“Intelligence’s act is to see and to compare what has been seen. It sees at first by chance. It must seek to repeat, to create the conditions to re-see what it has seen, in order to see similar facts, in order to see facts that could be the cause of what it has seen. It must also form words, sentences, and figures, in order to tell others what it has seen. In short, the most frequent mode of exercising intelligence, much to the dissatisfaction of geniuses, is repetition. And repetition is boring. The first vice is laziness. It is easier to absent oneself, to half-see, to say what one hasn’t seen, to say what one believes one sees…” (p.55)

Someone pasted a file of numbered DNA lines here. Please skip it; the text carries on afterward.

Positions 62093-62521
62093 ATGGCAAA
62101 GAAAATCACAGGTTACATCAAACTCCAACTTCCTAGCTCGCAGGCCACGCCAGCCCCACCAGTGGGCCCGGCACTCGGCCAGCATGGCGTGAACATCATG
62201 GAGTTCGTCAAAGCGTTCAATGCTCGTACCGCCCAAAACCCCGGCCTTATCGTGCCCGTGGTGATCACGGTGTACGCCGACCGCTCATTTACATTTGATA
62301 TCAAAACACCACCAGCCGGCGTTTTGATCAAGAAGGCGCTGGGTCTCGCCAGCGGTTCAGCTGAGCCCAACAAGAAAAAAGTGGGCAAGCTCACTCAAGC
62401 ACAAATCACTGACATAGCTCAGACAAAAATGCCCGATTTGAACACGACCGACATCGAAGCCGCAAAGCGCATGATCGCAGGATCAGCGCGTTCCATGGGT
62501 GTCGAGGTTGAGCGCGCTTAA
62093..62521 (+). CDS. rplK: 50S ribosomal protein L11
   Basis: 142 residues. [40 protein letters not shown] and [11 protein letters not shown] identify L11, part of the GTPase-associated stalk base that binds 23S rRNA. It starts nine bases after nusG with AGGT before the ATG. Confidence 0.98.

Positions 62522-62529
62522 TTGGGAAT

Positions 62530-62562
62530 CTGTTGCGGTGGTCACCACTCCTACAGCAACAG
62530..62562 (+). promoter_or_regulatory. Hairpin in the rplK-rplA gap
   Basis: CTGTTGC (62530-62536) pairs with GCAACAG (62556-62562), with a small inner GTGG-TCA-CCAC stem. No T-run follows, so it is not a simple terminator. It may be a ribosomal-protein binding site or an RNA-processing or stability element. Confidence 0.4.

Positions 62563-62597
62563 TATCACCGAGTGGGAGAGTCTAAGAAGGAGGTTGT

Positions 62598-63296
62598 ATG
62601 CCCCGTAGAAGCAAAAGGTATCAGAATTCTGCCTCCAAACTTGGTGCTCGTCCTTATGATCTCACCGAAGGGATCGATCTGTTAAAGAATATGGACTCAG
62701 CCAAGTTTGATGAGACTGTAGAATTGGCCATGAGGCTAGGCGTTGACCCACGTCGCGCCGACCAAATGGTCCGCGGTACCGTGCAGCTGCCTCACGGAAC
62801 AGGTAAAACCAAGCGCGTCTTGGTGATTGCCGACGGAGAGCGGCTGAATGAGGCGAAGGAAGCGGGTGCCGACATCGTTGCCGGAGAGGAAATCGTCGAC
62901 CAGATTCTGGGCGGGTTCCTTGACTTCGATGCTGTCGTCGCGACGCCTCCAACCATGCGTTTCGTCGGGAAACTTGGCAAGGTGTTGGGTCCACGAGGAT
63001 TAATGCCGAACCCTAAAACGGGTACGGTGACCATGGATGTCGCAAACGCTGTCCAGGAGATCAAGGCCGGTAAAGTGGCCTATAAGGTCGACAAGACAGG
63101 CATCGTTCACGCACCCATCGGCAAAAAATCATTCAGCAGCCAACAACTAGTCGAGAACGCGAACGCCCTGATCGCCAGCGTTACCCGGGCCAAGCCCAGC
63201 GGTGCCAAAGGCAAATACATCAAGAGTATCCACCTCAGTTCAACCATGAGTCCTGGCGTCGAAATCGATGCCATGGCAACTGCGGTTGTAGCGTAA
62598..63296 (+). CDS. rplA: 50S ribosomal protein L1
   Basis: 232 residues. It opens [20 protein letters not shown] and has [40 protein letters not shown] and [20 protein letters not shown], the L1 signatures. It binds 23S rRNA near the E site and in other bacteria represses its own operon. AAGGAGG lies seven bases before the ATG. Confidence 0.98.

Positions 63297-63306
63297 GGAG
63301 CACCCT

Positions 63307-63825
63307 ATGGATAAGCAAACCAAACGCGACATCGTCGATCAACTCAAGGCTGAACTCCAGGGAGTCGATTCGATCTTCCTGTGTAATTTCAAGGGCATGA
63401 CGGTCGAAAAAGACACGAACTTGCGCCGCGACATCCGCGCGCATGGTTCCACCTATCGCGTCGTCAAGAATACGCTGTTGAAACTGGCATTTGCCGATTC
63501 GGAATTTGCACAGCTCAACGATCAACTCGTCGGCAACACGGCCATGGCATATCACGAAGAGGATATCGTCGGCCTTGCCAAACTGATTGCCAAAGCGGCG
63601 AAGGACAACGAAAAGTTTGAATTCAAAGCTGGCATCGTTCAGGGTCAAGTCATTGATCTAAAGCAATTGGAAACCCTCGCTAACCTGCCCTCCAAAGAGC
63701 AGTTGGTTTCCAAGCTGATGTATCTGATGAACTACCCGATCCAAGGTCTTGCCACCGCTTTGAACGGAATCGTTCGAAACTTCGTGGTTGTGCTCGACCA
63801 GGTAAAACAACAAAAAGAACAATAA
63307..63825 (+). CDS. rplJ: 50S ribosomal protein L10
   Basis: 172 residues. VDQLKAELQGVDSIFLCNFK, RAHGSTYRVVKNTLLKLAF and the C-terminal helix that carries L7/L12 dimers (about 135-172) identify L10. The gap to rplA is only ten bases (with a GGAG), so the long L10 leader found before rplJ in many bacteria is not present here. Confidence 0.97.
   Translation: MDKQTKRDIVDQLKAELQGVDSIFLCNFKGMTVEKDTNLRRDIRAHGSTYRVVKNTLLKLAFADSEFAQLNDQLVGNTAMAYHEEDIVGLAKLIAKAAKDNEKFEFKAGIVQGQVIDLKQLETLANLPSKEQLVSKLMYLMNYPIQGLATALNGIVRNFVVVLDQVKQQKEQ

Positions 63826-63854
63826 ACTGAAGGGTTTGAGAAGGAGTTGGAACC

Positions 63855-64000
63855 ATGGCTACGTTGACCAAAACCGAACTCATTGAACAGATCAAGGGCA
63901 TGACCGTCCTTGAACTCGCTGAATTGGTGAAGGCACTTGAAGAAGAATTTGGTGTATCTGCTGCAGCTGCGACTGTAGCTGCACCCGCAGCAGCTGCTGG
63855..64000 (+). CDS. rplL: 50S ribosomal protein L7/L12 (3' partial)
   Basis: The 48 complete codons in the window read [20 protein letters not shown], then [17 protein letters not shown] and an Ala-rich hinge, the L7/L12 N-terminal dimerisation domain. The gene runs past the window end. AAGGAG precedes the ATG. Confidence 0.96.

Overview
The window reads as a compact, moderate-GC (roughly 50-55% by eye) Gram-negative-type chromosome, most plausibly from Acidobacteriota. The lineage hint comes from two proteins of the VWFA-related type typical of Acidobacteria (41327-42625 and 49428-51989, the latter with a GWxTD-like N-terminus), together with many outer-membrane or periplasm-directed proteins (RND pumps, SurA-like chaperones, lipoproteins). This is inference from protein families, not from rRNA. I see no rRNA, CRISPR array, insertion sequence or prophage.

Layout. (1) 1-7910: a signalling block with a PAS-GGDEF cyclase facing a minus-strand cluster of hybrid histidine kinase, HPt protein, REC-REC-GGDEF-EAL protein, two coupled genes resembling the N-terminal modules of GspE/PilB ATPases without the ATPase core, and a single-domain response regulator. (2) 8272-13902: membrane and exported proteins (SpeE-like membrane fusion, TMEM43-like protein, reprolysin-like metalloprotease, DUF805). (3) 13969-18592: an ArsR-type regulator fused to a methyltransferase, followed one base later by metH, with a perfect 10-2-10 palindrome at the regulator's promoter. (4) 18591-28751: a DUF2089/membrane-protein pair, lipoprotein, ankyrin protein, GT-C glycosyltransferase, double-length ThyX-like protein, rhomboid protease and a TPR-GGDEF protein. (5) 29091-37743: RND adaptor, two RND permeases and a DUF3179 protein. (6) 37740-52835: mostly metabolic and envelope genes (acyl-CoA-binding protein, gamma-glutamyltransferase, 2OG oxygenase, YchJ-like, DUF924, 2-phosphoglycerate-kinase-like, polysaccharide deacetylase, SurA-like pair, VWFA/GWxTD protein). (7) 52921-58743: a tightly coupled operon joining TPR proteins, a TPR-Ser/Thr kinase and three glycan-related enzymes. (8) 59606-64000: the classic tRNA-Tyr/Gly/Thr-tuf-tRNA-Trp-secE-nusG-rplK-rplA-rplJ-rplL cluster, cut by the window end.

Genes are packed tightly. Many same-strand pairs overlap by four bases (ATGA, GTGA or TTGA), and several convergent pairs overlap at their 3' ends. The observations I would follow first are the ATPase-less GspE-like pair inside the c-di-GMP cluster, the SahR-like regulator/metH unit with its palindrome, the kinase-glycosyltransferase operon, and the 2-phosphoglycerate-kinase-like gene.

Ranciere, J. (1991) The ignorant schoolmaster. Five Lessons in intellectual emancipation. Stanford: Stanford University Press.